“Yes, all you French workers have that one idea: you want to dig up a treasure and live on it for evermore in selfish and lazy isolation. You make a great song against the rich, but when fortune gives you some money you haven’t the guts to give it back to the poor. You will never deserve to be happy so long as you have personal possessions, and your hatred of the borgeouis simply comes from your mad desire to be borgeouis yourselves in their place!”
The violence and destitution, the miserable lives of the miners is exposed with pitiless clarity by Zola’s exceptional work. It reads as though it is a documentary, displaying the bare facts and the mistaken thinking of those on both sides, how this leads to inevitable conflict with disastrous results. Consequently Germinal is a stirring but harsh read. Nothing good comes of the strike, but the desperation of the workers’ lives, the sheer lack of hope, of a buffer zone in which the people could breathe, coupled with the wilful ignorance of the pit owners means the action is all but inevitable. Whilst Germinal was written 60 years ago it feels as fresh as though it was written yesterday, and it holds currency too. In some places in the world, workers are still exploited in this way, their lives are small, tight and miserable and perhaps here, in the West, our bellies grow fat on the back of those workers. Perhaps because they are now so far away, we do not see it. And here too the lives of those in poverty are merciless and tight and without hope. Revolution is not the answer, that it clear from Zola’s work, but empathy, compassion, seeing each other as people and not enemies, tools or animals, is perhaps our only hope.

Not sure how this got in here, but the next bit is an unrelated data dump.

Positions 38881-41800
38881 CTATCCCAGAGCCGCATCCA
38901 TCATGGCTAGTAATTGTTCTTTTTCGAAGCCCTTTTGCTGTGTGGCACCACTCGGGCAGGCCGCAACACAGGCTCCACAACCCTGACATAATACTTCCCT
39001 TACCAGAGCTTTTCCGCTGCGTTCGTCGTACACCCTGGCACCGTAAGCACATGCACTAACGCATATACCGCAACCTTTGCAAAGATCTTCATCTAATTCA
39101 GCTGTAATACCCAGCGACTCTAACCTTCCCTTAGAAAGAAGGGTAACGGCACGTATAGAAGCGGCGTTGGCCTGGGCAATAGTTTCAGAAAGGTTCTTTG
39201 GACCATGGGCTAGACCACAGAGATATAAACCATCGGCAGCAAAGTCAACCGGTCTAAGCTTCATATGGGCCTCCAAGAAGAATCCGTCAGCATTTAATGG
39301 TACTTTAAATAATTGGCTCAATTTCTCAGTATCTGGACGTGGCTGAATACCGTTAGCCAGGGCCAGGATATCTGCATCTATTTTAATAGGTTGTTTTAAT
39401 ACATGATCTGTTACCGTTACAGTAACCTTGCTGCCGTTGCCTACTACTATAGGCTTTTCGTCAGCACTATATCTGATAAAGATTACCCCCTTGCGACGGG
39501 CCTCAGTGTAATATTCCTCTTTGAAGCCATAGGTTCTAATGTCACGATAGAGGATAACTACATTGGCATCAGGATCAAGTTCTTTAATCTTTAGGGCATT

Germinal is a difficult, sorrowful read. I found it hard to read it in long stretches. Fortunately the chapters are short so it is possible to encounter in small doses. But it is also an important book, an exceptional book, beautifully written. It is considered Zola’s most significant book and I can see why; I have read Therese Raquin previously and this, too, is a brilliant book but Germinal is next level. Zola is truly a great writer, though a pitiless one. Or perhaps not. Perhaps his unflinching approach is exactly what it takes to help us all see each other as human, living our different lives as best we can.